History of Basilica Cistern

  • History of Basilica Cistern

Brief overview for Basilica Cistern

Brief Overview

  • 6th Century: Construction of the Basilica Cistern to supply water to the Byzantine Imperial Palace and neighbourhood
  • 16th Century: Functioned as the Ottoman Empire’s water reserve and supplied water to the Topkapi Palace
  • 20th Century: Restored by the Ottomans, illuminated with lights, and opened to the public
  • 1987: After being restored, the cistern was opened to the public as a museum by the city government. It has since hosted many national and international events.

  >> Learn here everything you should know before visiting Basilica Cistern 

HISTORY / ARCHITECTURE

History of the Basilica Cistern: Construction

The Basilica Cistern (Yerebatan Sarayı) Museum is a significant cultural asset in Istanbul, showcasing the city's rich history. Built by Eastern Roman Emperor Justinian I (527–565), the colossal underground cistern is the largest covered cistern in the city, with an 80,000-tonne water storage capacity. 

History of the Basilica Cistern: Architecture

Covering approximately 10,000 square metres, it has a rectangular shape with a length of 140 metres and a width of 70 metres. The cistern used to distribute water from waterways and rain to the Great Palace and surrounding buildings, meeting the city's water needs for hundreds of years.

The cistern has 336 columns, each measuring 9 metres in heighterected at 4.80-metre intervals, forming 12 rows, each containing 28 columns. The columns are carved from various types of marble and feature different features, such as Corinthian style or plain, unadorned capitals. The cistern's brick walls and brick-paved floor are impermeable by a thick layer of mortar made from "Horasan" lime.

History of the Basilica Cistern: Rediscovering the Forgotten Cistern

The Basilica cistern was kept in good condition for centuries, but it fell into disrepair after the Ottoman conquest of Constantinople in 1453 and was eventually forgotten. It was not until the French naturalist and topography expert Petrus Gyllius rediscovered it between 1544 and 1555, who measured the cistern's dimensions and recorded its dimensions. Gyllius' statements about locals using the cistern and its use of buckets, boats, and lamps for illumination show the locals' awareness of the structure.

History of the Basilica Cistern: Under Ottoman Rule

The Basilica cistern underwent restorations during the Ottoman period, with the first restoration during Sultan Ahmed III and the second during Sultan Abdulhamid II. Between 1955 and 1960, nine columns under risk of collapse were covered with a thick layer of concrete. 

History of the Basilica Cistern: Today

In 1985–1987, the Istanbul Metropolitan Municipality carried out a comprehensive restoration and cleaning projectrevealing iconic Medusa heads, which are considered one of the most significant examples of Roman sculpture.

The Yerebatan Cistern Museum was reopened to the public in July 2022hosting temporary exhibitionscontemporary art performances, and cultural events. The museum aims to create a universe for the future of art with its deep memory and continues its journey with the new generation of museology under the auspices of Istanbul Metropolitan Municipality's Culture Inc.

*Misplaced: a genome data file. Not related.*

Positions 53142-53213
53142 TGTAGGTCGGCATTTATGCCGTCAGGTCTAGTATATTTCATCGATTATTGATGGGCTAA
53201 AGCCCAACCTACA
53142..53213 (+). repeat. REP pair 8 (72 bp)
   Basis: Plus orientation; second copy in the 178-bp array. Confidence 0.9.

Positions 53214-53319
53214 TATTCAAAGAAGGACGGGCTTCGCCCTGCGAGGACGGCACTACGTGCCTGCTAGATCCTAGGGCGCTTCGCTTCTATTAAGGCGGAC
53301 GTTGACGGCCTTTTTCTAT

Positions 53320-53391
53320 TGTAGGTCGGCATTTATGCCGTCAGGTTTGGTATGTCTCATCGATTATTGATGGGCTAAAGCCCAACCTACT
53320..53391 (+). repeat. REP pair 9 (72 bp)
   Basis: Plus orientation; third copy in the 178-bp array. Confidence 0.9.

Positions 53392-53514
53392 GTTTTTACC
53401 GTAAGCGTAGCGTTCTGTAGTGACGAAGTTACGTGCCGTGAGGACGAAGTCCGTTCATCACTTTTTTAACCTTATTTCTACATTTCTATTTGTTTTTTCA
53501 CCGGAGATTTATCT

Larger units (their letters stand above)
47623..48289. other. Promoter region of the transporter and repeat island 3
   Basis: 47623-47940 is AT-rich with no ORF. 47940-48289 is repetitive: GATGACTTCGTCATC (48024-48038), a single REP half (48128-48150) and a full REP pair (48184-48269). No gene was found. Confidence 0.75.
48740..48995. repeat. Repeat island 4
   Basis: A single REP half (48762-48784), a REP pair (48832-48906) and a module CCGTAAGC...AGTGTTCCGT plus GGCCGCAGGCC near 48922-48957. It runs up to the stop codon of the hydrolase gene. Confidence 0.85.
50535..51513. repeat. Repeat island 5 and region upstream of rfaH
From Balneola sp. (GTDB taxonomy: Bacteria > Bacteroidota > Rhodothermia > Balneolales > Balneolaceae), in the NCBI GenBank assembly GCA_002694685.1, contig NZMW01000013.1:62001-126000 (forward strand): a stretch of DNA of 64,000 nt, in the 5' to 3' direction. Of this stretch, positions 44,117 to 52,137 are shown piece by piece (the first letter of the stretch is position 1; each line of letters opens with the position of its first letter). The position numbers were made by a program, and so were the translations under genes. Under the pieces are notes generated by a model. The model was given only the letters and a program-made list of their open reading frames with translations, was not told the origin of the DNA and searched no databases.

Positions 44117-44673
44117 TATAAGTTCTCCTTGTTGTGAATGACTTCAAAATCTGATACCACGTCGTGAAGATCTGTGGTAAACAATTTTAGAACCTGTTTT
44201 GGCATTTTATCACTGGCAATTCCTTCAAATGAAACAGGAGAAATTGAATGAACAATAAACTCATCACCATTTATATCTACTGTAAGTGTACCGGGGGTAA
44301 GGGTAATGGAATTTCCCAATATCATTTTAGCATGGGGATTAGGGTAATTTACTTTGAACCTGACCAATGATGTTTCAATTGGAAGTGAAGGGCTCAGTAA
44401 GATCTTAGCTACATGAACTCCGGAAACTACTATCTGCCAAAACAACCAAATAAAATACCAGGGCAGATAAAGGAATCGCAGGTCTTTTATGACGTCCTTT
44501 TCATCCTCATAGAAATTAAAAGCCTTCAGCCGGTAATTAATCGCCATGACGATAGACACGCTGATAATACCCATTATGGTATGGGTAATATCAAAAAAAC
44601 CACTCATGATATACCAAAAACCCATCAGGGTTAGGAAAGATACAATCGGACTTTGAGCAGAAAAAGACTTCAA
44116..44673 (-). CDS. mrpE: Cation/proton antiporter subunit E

Is Medusa's Tomb Within the Cistern of the Basilica?

This is without a doubt the most fascinating urban myth surrounding the Basilica Cisterns history.

Delegates from Venice visited Fatih Sultan Mehmet in 1456. Fatih is too busy to meet with the envoys, but when the vizier meets with them, he discovers some interesting information: there is a treasure in the Basilica Cistern, but only the sultan will know its location. The topic is brought up to Fatih Sultan Mehmet, and the meeting occurs. During the meeting, the envoy explains that this is not a physical treasure; instead, it's a dead body. In exchange for the body and the sarcophagus containing the body, the Sultan will receive everything he desires. This is rejected by Fatih, and the delegation departs.


A delegation was sent to Abdülhamit II to discuss this many centuries later. Abdülhamit II sends a team to the cistern to look into the matter because he is interested in it. A sarcophagus is discovered in the Basilica Cistern's catacombs. The sarcophagus is placed in the cistern for protection, and it is determined that it will only be uncovered if its lid is not opened. However, a child who reaches the tomb discovers and opens the sarcophagus. Inside the sarcophagus is the mummy of a creature whose head resembles a human and whose body has the curves of a serpent. 

The kid describes the incident by saying, "I saw Şahmeran (half serpent, half woman, according to Turkish myth)." The sarcophagus is then removed from the cellars, transported to the courtyard of Fatih Mosque, and displayed briefly for the public.
Even photographs of the corpse were taken and distributed to newspapers at the time. However, no newspapers from that day were discovered. According to the rumour, the Venice delegation concealed what happened because they were members of a sect.

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